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UE NEWS HEALTH AND SAFETY


A Workers'
Comp Victory!

UE News, July 1996

(In state legislatures across the United States, workers’ compensation benefits are coming under attack. In New York, where this writer lives, labor has just won a major victory in protecting injured workers. The lessons from this battle may be useful to workers elsewhere, although in each state the details will differ.)

Alice Hayes is a 62-year-old widow who worked for 19 years as a machine operator for Newburgh Molded Plastic Co. in Newburgh, N.Y. In 1993, her hands were crushed in a plastics molding machine. Both had to be amputated, along with the lower parts of each arm.

In most states Mrs. Hayes would have had to survive either with her relatively small workers’ compensation benefits. Or else she could sue the manufacturer of the machine which injured her — but not her employer. However, in New York, thanks to a legal precedent known as Dole v. Dow, Mrs. Hayes was able to recover $4 million in damages, 90 percent of which ($3.6 million) was paid by the owners of the plastics company.

Earlier this year, the Republicans in the state house launched a gut-and-cut attack on workers’ comp (gut the system, cut the costs). In February, company co-owner Sally Polhamus complained about the high costs of workers’ compensation, and called for the repeal of Dole v. Dow. Citing the case of Alice Hayes, the boss had the audacity to testify that Mrs. Hayes "is a relatively unintelligent 62-year-old woman who is on her own with $4 million!"

Polhamus said the accident was caused by a "freak mechanical problem," and didn’t say, until questioned further, that Alice Hayes had lost both hands. She also didn’t say that:

• The company had de-activated safety devices present on the machine.

• It had not installed any safety interlocks in their place.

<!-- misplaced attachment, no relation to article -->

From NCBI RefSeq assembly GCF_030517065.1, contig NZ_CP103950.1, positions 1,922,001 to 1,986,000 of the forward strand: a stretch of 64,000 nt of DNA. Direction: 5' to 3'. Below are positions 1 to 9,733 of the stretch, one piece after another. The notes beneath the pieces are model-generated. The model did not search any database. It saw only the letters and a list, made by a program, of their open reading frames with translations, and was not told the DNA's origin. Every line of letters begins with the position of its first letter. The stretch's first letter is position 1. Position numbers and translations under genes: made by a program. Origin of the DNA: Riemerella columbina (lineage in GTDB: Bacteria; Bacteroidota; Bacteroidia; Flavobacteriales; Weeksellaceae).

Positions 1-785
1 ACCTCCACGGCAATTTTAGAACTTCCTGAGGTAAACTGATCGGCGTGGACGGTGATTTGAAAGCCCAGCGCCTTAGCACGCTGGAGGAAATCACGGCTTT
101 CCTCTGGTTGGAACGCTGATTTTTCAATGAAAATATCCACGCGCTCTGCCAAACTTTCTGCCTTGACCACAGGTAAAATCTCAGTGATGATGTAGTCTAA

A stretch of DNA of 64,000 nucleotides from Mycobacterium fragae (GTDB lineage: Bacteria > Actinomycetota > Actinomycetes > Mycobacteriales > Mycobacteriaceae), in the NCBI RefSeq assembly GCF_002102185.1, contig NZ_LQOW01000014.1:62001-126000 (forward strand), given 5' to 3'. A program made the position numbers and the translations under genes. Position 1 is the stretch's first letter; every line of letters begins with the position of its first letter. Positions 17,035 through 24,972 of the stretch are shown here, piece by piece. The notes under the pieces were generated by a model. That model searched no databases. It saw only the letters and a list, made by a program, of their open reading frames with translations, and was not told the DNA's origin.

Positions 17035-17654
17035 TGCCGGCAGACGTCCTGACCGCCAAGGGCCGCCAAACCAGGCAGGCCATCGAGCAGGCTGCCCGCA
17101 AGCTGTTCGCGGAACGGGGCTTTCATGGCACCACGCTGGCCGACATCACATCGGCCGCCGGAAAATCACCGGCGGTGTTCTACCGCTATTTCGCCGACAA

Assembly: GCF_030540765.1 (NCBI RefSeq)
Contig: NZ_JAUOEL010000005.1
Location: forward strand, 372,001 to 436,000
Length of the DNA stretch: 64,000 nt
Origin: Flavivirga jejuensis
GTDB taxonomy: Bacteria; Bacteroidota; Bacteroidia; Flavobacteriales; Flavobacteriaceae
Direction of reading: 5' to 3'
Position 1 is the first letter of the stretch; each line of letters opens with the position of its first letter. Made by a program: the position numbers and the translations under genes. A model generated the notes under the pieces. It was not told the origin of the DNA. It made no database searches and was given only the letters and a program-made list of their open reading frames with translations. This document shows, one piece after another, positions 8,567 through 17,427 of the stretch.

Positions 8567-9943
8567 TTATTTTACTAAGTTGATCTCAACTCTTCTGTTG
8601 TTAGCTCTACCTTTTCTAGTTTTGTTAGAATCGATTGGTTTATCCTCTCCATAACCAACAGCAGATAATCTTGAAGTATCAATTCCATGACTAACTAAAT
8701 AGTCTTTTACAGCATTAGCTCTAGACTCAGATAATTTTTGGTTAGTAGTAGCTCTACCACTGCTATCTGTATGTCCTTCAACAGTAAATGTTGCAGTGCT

• And the company had never maintained or inspected the remaining safety devices on the machine.

She didn’t say that, right after the accident, her company sold the machine to a company in Central America, so the machine couldn’t be inspected by the manufacturer or others. She and her insurance company said that any future "Alice Hayes" should be classified only as partially disabled and be paid less than $50 a week.

A VICTORY FOR WORKERS

The New York State AFL-CIO didn’t let Polhamus go unanswered. In a hard-hitting response, it said "We’d all like to believe that employers like Sally Polhamus don’t exist. But they do." The current comp system "reminds employers that they may be held accountable for putting workers in danger through the kind of ruthless corner-cutting that leads to injuries in the workplace."

The result of this fightback: Soon after the union report, the Governor backed off: Dole v. Dow was saved in cases of death or serious worker injury, as in the case of Alice Hayes. The Governor was also defeated in his call for New York to adopt American Medical Association (AMA) guidelines for compensating injuries, which would cut the benefit payments to most injured workers.

These AMA guidelines are popular among managers and anti-labor legislators who wish to cut benefits to injured workers. Nineteen states and territories already require use of these guides in evaluating worker disability. In one state, Texas, they are the sole basis for disability compensation, and that’s what Republicans wanted for New York as well.

The AMA guidelines were originally designed solely to evaluate the extent of medical disability. They do not consider the type of job the injured worker has, or the worker’s age, experience or training. All of these need to be considered in deciding a level of compensation.

Indeed, according to a hard-hitting report by Greg Tarpinian of the Labor Research Association, the AMA itself says its guidelines should not be used as the only basis for determining comp benefits.

Most workers’ comp experts in the U.S. say that comp benefits should be based on wage and earning loss, as well as extent of disability. A permanent loss of motion of an index finger will have a far greater effect on a person doing fine assembly of electronic parts than on a stockroom worker. A back injury may more severely impair a truck driver than a bank president. The AMA guidelines don’t consider such differences.

As we found in New York State, attempts to impose the AMA guidelines as an exclusive standard for comp benefits is an attack on all workers.


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